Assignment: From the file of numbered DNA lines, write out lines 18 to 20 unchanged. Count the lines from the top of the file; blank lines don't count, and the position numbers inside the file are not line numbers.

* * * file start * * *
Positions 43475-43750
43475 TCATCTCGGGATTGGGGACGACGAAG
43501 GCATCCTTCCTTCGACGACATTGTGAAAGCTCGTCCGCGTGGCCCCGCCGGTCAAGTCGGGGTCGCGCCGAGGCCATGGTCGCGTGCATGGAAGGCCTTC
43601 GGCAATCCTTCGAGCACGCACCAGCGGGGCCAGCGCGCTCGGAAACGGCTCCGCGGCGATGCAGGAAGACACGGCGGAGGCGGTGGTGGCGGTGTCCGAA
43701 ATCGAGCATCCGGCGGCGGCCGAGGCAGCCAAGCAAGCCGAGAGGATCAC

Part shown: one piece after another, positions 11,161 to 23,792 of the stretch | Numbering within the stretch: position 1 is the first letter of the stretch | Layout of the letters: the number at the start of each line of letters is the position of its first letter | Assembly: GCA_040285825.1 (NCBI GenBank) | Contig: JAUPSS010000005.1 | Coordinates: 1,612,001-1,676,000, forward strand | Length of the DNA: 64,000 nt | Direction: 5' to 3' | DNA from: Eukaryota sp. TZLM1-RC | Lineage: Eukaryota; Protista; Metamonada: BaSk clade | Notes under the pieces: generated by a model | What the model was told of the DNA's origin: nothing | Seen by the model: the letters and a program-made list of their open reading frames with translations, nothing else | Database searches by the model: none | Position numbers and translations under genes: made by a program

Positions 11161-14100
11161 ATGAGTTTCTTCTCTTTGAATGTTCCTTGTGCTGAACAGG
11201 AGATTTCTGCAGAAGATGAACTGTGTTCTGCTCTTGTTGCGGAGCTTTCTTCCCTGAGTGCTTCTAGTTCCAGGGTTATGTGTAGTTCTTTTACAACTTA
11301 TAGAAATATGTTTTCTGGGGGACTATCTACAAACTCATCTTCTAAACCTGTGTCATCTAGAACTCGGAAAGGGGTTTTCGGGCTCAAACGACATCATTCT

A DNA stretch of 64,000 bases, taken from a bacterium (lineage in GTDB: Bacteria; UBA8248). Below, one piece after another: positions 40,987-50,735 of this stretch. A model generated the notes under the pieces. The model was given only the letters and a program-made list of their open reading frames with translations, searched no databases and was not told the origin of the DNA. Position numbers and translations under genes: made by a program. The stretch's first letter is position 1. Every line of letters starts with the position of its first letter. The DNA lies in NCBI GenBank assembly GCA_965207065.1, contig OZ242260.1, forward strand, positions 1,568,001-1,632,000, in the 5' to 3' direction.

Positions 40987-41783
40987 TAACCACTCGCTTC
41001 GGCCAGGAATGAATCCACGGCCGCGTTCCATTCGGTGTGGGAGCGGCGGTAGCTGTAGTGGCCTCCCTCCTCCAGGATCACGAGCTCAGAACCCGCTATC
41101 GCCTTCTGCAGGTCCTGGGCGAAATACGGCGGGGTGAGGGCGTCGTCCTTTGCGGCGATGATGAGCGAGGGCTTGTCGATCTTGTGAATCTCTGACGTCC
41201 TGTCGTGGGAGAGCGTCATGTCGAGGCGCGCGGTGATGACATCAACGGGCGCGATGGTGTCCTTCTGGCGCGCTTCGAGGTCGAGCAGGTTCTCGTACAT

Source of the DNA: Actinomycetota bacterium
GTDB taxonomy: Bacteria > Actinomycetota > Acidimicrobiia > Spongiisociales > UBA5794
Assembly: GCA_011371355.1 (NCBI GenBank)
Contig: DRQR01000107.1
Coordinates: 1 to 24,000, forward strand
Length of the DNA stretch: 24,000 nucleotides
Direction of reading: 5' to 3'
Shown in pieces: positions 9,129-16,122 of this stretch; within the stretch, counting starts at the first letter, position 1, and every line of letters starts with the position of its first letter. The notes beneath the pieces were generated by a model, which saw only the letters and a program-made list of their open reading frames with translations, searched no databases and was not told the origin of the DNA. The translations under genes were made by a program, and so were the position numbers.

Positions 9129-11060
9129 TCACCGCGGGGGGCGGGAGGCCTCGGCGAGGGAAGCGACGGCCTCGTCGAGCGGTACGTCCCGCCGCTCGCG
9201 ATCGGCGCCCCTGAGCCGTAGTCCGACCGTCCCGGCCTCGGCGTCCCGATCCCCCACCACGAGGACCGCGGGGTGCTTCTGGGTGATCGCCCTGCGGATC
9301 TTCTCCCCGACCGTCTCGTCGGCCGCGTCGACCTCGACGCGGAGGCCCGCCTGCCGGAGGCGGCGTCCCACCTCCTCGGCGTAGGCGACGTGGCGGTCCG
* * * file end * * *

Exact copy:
GTDB taxonomy: Bacteria > Actinomycetota > Acidimicrobiia > Spongiisociales > UBA5794
Assembly: GCA_011371355.1 (NCBI GenBank)
Contig: DRQR01000107.1